Part II of this article describes tax accrual workpapers and why the IRS aggressively pursues them. (11) Part III sets forth the parameters of work product protection and how it limits the IRS's authority to obtain tax accrual workpapers. (12) Part IV discusses in more detail the current split among the circuits, the correct application of work product protection to tax accrual workpapers, and addresses the arguments against protecting documents from the IRS raised by the IRS and writers. (13) Part V concludes that the Supreme Court should afford taxpayer's protection of the work product in tax accrual workpapers because providing the IRS access to its adversary's playbook violates Rule 26(b)(3), Hickman, and common fairness. (14)


    The public financial statements of a corporation subject to regulation by the Securities Exchange Commission ("SEC") must undergo audit by a certified public accounting firm ("CPA firm") using Generally Accepted Accounting Principles ("GAAP"). (15) The CPA firm verifies that the company's financial statements accurately reflect the corporation's financial condition. (16) Corporations enter into many transactions--large and small. A corporate taxpayer will often enter into transactions where the potential tax consequences are uncertain. (17) The uncertainty makes sense because the corporate taxpayer and the IRS have opposing goals. The taxpayer wants to incur as little tax as possible without breaking the law, and the tax collectors want to collect as much tax as possible without breaking the law. (18) The law, however, is not always clear.

    A taxpayer corporation often sits at a vantage point; it can see a potential dispute on the horizon with the IRS over the tax consequences of a particular transaction or set of transactions. (19) Where a potential dispute approaches, the taxpayer's tax liabilities for such a transaction become uncertain. Prudence suggests two things. First, from a legal standpoint, it may be prudent for a taxpayer to understand the legal underpinnings of a complex transaction (or set of complex transactions) so it can assess whether the taxpayer would be willing to take the case to court. (20) Perhaps the taxpayer will have an attorney prepare a legal memorandum explaining the law behind the transaction or transactions as well as the strengths and weaknesses of a potential case. (21) Such memoranda are commonplace for corporations facing potential litigation in any area of the law. Second, prudence may also require setting aside funds to cover the uncertain tax liabilities in the event the IRS prevails in a dispute over the tax consequences of the transaction. (22) In accounting terms, the taxpayer would put the set aside funds in a reserve or similar account. (23) CPA firms review tax reserve accounts to determine whether the reserves are sufficient such that the financial statements continue to reflect the corporation's financial condition. (24)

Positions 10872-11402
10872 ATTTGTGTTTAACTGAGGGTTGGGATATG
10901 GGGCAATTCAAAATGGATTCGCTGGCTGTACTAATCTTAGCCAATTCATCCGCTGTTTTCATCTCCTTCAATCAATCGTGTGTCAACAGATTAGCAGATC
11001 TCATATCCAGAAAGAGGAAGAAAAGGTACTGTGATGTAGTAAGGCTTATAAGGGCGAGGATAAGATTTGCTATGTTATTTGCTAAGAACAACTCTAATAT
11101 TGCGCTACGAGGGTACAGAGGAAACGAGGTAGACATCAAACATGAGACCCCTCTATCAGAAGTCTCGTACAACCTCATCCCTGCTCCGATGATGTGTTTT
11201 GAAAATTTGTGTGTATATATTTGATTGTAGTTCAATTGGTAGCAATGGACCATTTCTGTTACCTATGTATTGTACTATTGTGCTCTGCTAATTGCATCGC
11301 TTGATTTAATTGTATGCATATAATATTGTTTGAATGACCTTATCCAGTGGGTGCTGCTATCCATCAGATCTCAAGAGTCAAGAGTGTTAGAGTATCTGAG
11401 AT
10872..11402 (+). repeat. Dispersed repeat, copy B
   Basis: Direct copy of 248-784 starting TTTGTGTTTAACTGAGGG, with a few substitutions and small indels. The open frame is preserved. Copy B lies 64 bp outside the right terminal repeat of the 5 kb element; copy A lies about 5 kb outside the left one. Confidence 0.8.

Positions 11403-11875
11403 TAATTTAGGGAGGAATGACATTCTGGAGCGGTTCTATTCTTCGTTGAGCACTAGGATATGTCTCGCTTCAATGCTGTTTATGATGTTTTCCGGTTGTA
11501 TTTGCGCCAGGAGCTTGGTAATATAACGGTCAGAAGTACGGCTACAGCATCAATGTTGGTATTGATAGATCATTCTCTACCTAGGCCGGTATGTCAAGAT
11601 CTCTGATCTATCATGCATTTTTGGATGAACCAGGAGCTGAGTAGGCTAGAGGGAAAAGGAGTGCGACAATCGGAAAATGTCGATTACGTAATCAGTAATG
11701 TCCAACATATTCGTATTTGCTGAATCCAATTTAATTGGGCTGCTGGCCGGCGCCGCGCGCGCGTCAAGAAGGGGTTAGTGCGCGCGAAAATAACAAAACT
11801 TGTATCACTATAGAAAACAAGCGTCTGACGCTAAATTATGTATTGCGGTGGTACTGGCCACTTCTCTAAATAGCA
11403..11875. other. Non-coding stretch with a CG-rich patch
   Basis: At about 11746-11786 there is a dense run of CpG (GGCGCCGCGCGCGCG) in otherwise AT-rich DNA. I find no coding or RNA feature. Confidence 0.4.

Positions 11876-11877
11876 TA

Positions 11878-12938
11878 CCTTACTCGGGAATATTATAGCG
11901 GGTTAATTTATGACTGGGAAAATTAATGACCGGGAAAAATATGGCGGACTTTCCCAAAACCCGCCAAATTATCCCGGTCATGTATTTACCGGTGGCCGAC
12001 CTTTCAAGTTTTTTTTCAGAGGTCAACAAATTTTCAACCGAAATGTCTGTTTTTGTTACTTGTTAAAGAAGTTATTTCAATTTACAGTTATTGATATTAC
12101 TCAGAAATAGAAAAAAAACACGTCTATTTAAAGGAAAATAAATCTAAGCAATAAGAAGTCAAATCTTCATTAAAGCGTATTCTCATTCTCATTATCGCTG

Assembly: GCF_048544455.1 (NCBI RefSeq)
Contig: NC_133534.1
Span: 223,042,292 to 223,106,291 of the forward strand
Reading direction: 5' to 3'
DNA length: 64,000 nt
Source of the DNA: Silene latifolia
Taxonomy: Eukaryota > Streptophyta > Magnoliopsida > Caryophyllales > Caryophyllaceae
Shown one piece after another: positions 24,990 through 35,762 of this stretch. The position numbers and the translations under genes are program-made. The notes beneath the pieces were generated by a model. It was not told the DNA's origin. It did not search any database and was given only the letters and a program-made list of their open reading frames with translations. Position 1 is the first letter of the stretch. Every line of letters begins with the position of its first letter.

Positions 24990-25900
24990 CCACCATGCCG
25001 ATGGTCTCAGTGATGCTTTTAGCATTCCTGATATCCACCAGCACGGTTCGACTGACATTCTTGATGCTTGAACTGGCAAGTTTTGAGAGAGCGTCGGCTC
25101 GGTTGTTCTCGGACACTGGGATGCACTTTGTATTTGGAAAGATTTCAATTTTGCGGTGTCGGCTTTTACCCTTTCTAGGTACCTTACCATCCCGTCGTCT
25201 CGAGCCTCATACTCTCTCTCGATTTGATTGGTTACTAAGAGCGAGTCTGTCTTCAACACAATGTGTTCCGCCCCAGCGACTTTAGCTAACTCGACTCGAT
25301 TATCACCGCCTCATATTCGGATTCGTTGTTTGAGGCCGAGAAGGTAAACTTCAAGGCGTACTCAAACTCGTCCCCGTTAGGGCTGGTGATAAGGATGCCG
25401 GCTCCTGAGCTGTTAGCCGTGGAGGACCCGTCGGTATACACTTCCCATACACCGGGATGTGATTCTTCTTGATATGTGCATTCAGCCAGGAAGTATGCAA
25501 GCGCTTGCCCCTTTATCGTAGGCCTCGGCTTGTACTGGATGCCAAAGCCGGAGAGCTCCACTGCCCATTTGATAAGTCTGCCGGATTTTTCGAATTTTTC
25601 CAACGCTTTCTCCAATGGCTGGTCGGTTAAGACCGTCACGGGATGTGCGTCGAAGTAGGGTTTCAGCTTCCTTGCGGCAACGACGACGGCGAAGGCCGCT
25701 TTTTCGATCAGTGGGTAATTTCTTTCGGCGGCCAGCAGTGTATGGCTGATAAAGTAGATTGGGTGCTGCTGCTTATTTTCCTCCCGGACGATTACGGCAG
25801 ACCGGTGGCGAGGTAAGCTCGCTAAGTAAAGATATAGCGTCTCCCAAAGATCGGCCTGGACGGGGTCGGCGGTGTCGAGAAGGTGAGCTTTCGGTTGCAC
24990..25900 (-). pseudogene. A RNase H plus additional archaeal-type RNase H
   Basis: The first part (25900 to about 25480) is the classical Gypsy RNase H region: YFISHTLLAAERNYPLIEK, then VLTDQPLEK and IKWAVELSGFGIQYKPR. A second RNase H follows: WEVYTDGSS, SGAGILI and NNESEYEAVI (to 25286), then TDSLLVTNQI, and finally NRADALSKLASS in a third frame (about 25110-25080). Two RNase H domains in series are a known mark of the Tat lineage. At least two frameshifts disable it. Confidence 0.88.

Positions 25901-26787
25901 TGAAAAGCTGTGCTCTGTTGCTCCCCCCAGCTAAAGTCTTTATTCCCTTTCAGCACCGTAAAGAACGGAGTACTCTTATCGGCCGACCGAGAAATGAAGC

Under GAAP, CPA firms review the corporate taxpayer's tax reserves. (25) The documents generated or collected in the CPA firm's review constitute the "tax accrual workpapers." These tax accrual workpapers of a large corporate taxpayer are extremely valuable to the IRS. The value to the IRS is in litigation. The tax accrual workpapers document the taxpayer's uncertain positions--i.e., the analysis and conclusions of the taxpayer and its representatives regarding whether to litigate against the IRS, how to conduct such litigation, and the likelihood of success of litigating against the IRS on a particular tax position.